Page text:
What You Need to Know about Europe’s eCTD Module 1 v3.0 Specification

Email this to someonePrint this pageShare on LinkedIn25Tweet about this on TwitterShare on Google+0

Many international regulatory affairs professionals have come to dread the phrase “Module 1 Change” in the past decade. What looks like a simple reshuffling of leaf titles or the addition of a few new submission types grows into a much more complex problem to solve. Those of you in regulatory operations see on thing in large red letters – VALIDATION.

The European Union is taking its turn in 2016. The EU M1 v3.0 final specification was published in October 2015 and is set to take effect July 1, 2016. The specifications become mandatory on October 1, 2016.

As a practical matter, there are a few things you’ll want to discuss within your organization prior to those deadlines if you currently submit to the EU or are planning to in the future. You can also see the progression to eCTD v4.0 taking shape as elements like Submission Unit and Universal Unique Identifier (UUID) appear in the revised specification.

Addition of Submission Types, Regulatory Activities

The first thing your regulatory affairs group will want to account for is the addition of several new submission types and regulatory activities. A number of the EU M1 changes are based on new pharmacovigilance legislation. The policy of publishing clinical data (clinical data for publication), which entered into force on January 2015, and the need to support the application of Certificates of Suitability (CEP) were also contributing factors to the updated specification.

The impact of these changes will be felt as you classify, reference, submit and lifecycle regulatory activities.

Here are a few examples of the Submission types added in the latest EU M1 specification.

Submission types EU M1 v3.0

Table 1: A few of the new submission types included in the new EU M1 v3.0 specification

Another interesting development you’ll notice when close reading the specification is Europe’s inclusion of the US FDA’s ‘submission unit’ concept. The current attribute of submission type will be used exclusively to describe a regulatory activity. Submission unit type will describe content at a lower level; think of it as a sub-activity of the regulatory activity. Submission unit is designed to provide greater clarity in regard to relationships between sequences. For example, a submission type/regulatory activity of Variation Type IAIN (var-type1ain) would take initial as its submission unit type.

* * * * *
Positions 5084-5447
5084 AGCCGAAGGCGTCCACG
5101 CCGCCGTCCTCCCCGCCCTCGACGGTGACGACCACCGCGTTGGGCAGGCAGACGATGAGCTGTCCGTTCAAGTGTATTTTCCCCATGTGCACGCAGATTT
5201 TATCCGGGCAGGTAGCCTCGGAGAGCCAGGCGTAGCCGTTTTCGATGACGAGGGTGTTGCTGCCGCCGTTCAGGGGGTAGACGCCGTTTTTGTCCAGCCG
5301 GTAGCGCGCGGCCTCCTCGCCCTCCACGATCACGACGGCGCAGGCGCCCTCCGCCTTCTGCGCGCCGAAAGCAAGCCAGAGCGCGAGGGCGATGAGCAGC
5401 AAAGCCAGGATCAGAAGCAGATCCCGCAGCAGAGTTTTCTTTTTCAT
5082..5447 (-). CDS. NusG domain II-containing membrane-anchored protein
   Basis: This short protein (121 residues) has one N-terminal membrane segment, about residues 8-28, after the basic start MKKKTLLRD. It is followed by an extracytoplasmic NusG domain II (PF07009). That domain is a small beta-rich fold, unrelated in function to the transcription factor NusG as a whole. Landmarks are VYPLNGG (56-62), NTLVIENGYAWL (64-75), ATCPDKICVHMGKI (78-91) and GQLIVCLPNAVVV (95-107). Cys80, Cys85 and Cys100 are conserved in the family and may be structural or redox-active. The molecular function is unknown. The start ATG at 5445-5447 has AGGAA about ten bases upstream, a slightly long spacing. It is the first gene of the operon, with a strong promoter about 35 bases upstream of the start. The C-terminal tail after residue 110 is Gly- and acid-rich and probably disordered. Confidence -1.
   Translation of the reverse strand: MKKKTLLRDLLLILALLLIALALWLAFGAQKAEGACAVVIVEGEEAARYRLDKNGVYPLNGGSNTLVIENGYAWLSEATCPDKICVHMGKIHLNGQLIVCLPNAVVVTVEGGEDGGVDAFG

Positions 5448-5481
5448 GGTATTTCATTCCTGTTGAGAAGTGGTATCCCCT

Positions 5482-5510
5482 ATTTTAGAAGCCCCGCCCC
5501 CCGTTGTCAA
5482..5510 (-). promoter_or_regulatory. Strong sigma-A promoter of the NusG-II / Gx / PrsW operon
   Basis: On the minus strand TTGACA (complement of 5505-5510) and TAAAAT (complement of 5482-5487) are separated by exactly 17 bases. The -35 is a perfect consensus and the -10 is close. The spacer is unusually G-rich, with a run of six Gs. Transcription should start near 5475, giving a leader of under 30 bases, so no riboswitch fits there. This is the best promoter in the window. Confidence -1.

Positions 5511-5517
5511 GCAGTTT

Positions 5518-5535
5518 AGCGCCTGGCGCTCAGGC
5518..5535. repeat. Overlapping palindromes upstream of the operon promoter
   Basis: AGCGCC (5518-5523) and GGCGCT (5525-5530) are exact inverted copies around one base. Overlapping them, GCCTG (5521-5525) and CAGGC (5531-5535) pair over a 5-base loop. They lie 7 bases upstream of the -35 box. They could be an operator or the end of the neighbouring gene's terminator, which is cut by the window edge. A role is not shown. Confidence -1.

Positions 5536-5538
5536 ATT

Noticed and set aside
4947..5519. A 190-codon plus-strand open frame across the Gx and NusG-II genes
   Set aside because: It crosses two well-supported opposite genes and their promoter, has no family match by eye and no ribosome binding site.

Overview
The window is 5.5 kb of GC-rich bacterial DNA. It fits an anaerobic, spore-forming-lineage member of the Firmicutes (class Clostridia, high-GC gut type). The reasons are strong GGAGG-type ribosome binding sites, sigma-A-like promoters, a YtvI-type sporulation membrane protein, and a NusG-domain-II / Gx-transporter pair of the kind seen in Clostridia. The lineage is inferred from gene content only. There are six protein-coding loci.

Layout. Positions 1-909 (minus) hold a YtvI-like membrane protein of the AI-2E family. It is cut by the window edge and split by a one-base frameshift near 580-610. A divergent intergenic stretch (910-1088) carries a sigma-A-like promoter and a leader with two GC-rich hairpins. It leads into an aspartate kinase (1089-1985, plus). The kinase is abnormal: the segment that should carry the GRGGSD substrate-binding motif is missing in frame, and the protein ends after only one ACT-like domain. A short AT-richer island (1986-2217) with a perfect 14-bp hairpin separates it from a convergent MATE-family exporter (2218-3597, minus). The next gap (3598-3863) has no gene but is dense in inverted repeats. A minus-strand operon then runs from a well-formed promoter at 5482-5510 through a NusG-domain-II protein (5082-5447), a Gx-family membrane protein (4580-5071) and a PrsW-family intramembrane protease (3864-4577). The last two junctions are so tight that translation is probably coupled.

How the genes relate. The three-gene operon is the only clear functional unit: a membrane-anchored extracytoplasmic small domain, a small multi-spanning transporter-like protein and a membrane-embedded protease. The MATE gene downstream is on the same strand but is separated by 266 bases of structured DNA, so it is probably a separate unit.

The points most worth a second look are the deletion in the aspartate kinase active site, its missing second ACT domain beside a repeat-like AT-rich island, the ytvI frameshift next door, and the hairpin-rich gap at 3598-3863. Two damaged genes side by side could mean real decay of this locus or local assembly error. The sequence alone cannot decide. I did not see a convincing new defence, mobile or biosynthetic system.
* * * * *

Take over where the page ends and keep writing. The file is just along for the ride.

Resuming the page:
The valid values for a Submission unit type are as follows:

  • Initial
  • Validation-response
  • Response
  • Additional-info
  • Closing
  • Consolidating
  • Corrigendum
  • Reformat

As was mentioned up front, some of the eCTD v4.0 terminology is trickling into the latest EU M1 specification. The EU M1 v3.0 specification describes Submission unit type as a sub-activity, but in eCTD v4.0, Submission Unit is the term for the envelope, meaning that it will contain files that apply to one or more submissions.

Universal Unique Identifier (UUID)

Also mandatory when submitting using the EU M1 v3.0 specification is a Universal Unique Identifier (UUID). The UUID is a 32-digit hexadecimal number that links a sequence to the eCTD application to which it belongs.

xxxxxxxx-xxxx-xxxx-xxxxxxxxxxxxxxxx

In the past, despite the presence of multiple pieces of information to match eCTD application and sequence, such as the procedure number, sequences have been loaded incorrectly by receiving agencies.

European agencies receiving submissions in the new M1 specification will validate for a UUID, however, older sequences and applications will not require retroactive assignment of a UUID.

Unique identifiers such as a UUID are required for many functions in the Regulatory Product Submissions (RPS) standard.

Overall Impact of Global eCTD Changes

You now have a matter of months to prepare for implementation of the new specification. Your regulatory operations group and IT support teams know a software update is on the horizon and should be planning accordingly. eCTD publishing, review and validation software, along with RIMS and product registration solutions will be affected.

Software vendors should, and the emphasis here is on should, be in the process of updating systems to comply in time for the mandate. Cloud-based users will encounter minimal costs.

Costs and effort will be greater for local installations. Plan for a standard validation process and resource impact of a major upgrade.

If I were preparing for multiple changes to global eCTD landscape (FDA M1 update, EU M1 update and adoption in Asia/Africa) as a Global Director of Regulatory Operations, my first directive would be to draft a 5- and 10-year roadmap to support the organization’s eCTD efforts. You will need a clear picture of the impact these initiatives will have on resources and budget.

Software will be in constant flux as each regions redraws its eCTD specifications. One topic I would put on my organization’s agenda, and I’m speaking here to non-adopters, is potentially shifting my eCTD software systems to the CLOUD. Your organization would have an honest accounting of the total cost of ownership for CLOUD versus local installations.

Author: Rob Connelly

Rob Connelly brings a wealth of experience in regulatory operations and electronic publishing to Synchrogenix, a Certara company, having developed a variety of internal systems and overseen the submission of marketing applications to several countries during his nearly 20 years in the life science industry.

Share This Post On